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A quarterly newsletter that brings information on modern project management methods, practices and
On this issue:
1. 2. 3. 4. Active Listening Breakdown Structures Cost Accounts Responsibility Matrix
2. Breakdown Structures
Sometimes project managers have a hard time getting a WBS started because they are not sure what to put at the very top and they are uncertain about how to break the work down from there. Although there are many ways that the WBS can be started, the ultimate focus is on objectives. The top level is the overall project goal, and then the next level describes the main objectives. After the objectives are described, all the activities can be defined that are required to build the objectives. The project schedule is ultimately made up of activities, but the activities need to be listed in the context of the objectives they are helping to build. There are a number of options for defining the WBS at the Objective level 1
1. Active Listening
If project managers have poor interpersonal communications skills, their productivity will suffer simply because they do not have the tools needed to influence, persuade and negotiate, all necessary for project success. Lines of communications must be open between people who rely on one another to get work done. Project managers must be able to listen attentively if they are to perform to expectations, avoid conflicts and misunderstandings. Here are a few short tips to help enhance the communications skills.
Place the major project objectives directly at level 1, and break the objectives into smaller components on the next level Another option for level 1 is to describe the project by areas it will be involved, such as Nutrition, Water and Sanitation, etc. The next level should describe the objectives that the project will deliver. A third option is to look at level 1 in terms of the project life-cycle, for instance initiate, plan, implement, adapt and close. Again, if that is the best logical way to look at level 1, then level 2 should describe the deliverables produced in each life-cycle stage.
Understanding your Communication Style - Good communication skills require a high level of self-awareness. Understanding your personal style of communicating will go a long way toward helping you to
Level 1 can start with objectives or level 1 can describe another way to logically group major portions of the project. However, if you choose another way to initially organize your thinking of the project, you need to transition immediately from there to objectives and then move to the activities necessary to build the objectives. When the team is creating the WBS, there are usually Continues on page 2 —>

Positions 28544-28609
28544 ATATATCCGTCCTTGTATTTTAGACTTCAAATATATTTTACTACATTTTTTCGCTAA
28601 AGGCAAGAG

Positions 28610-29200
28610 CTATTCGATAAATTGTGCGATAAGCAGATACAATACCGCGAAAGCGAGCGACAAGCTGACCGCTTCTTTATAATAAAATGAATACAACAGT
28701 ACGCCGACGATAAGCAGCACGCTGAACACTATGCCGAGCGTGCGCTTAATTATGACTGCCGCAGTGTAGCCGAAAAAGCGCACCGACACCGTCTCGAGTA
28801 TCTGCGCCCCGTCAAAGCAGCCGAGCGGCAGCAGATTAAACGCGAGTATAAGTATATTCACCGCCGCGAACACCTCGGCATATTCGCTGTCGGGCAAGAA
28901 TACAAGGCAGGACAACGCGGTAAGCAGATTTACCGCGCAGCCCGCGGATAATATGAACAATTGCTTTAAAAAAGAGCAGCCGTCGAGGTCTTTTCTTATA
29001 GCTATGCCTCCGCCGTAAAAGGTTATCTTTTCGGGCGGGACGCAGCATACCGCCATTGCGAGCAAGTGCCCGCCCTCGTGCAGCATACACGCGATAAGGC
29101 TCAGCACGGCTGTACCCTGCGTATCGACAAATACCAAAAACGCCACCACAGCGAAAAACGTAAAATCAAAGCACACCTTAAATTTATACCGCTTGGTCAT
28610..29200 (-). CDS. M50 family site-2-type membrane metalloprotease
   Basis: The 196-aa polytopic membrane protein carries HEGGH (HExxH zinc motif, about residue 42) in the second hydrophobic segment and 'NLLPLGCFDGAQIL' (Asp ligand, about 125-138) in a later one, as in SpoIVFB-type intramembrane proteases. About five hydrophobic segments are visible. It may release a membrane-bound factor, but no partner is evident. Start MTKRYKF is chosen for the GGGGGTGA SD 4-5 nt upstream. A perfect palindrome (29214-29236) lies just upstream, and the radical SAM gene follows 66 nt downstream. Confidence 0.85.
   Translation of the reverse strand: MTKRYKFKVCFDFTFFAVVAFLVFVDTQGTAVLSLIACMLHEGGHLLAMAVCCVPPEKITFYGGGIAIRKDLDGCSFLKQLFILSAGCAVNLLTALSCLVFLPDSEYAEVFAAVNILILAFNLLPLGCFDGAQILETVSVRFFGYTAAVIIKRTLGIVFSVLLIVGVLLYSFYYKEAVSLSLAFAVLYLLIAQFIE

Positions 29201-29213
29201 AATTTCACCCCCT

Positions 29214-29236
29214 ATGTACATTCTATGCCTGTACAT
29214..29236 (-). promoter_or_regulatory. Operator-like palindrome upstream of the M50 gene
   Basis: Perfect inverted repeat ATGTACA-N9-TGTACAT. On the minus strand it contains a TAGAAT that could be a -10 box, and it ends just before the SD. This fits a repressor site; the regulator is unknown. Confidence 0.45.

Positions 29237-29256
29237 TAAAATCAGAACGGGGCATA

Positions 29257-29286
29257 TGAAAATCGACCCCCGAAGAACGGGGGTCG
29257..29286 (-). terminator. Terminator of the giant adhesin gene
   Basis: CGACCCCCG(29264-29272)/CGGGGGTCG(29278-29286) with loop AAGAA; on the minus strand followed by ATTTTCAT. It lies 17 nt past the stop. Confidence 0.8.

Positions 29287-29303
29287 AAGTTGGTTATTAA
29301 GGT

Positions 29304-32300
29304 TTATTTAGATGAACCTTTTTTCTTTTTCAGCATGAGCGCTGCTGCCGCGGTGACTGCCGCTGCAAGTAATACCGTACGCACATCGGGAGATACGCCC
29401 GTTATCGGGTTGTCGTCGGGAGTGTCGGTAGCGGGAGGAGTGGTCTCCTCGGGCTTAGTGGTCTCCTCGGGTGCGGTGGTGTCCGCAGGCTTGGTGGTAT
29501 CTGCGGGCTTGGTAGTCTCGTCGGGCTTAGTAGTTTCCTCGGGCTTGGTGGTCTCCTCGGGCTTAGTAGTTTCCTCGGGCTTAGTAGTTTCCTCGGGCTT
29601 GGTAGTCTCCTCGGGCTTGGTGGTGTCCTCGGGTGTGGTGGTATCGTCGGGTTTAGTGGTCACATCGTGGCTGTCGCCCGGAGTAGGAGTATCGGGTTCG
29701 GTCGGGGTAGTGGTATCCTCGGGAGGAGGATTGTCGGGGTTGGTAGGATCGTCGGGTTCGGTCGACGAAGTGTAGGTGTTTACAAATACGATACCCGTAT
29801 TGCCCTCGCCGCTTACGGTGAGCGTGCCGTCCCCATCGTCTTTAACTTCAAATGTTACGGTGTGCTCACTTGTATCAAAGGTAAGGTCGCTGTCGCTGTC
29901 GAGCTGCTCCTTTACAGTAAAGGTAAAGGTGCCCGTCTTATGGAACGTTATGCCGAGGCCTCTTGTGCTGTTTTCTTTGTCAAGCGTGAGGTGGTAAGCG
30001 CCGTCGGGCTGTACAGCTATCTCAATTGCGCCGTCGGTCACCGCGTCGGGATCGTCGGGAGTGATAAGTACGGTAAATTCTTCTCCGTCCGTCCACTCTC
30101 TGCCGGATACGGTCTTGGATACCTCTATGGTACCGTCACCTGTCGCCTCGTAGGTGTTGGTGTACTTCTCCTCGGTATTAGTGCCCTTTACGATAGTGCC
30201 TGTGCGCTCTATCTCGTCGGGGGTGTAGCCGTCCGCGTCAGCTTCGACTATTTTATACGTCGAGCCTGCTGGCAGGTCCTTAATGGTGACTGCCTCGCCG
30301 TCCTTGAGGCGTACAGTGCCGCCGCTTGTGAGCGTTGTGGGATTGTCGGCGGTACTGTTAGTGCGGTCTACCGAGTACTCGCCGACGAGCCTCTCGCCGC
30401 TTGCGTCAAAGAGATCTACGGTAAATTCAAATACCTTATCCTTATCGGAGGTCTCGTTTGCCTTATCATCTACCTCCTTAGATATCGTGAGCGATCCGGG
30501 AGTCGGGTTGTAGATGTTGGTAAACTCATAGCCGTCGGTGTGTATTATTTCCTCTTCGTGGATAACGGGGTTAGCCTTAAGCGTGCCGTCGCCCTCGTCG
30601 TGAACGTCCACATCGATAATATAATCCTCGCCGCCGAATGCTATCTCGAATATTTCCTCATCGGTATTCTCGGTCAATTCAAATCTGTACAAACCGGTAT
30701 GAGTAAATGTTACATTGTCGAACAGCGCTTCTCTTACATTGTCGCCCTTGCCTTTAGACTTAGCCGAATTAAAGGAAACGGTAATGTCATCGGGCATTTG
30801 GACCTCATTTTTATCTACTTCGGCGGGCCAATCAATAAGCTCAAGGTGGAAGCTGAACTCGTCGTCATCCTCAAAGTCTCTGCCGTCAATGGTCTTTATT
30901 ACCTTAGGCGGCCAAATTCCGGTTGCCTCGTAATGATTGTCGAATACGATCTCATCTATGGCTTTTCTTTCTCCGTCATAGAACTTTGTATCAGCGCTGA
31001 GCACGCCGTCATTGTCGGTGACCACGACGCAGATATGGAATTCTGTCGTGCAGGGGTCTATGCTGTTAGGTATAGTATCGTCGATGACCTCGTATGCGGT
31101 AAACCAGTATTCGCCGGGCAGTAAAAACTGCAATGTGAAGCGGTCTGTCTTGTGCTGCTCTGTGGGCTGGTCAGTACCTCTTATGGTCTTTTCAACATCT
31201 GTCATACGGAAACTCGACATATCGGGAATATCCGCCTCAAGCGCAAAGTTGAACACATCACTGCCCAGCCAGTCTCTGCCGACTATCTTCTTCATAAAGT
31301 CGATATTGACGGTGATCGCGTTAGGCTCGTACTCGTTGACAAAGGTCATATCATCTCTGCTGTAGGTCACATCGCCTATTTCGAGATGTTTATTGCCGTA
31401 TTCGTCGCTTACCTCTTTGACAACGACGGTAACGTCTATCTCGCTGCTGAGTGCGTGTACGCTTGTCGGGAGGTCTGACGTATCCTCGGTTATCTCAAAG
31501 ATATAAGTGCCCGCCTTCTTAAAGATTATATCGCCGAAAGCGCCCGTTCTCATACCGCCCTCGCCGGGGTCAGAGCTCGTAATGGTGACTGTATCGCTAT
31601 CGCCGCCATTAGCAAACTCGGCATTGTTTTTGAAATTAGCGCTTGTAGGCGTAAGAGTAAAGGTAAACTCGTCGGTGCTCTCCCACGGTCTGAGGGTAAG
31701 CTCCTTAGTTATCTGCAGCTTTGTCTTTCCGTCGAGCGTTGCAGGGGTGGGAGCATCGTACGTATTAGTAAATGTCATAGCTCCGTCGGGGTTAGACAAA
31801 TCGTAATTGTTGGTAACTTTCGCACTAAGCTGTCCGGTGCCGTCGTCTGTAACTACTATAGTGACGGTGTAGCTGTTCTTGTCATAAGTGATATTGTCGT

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… Breakdown Structures , from page 1
questions about how detailed the activities should be. The answer determines when to stop breaking the work down into smaller activities. Part of the answer is to utilize an overall estimating threshold. Other things to take into account include: • The activity should contain sub-activities that are related and continuous. For instance, if you had an activity called 'Create Learning Strategy and Training Strategy', it probably should be broken down further, since the Learning Strategy and Training Strategy are not necessarily related and they are not necessarily continuous. • The activity should be able to be completed by one person, or one group of people. If you have an activity that requires different people for different sub-activities, then it should be further broken down into the sub-activities so that a person or the same group of people can complete the entire activity. • The activity needs to be fully understood by the team creating the WBS. If you have an activity that is not understood by the team, it should be further broken down into its subactivities to provide further clarity. • The work should be broken down to a level that makes sense for the project manager to control. A common rule is to break the activities that are larger that 80 hours and not break those that are less than 8 hours . It is important that the WBS doesn't get too tall or too deep.
...Active Listening , from page 1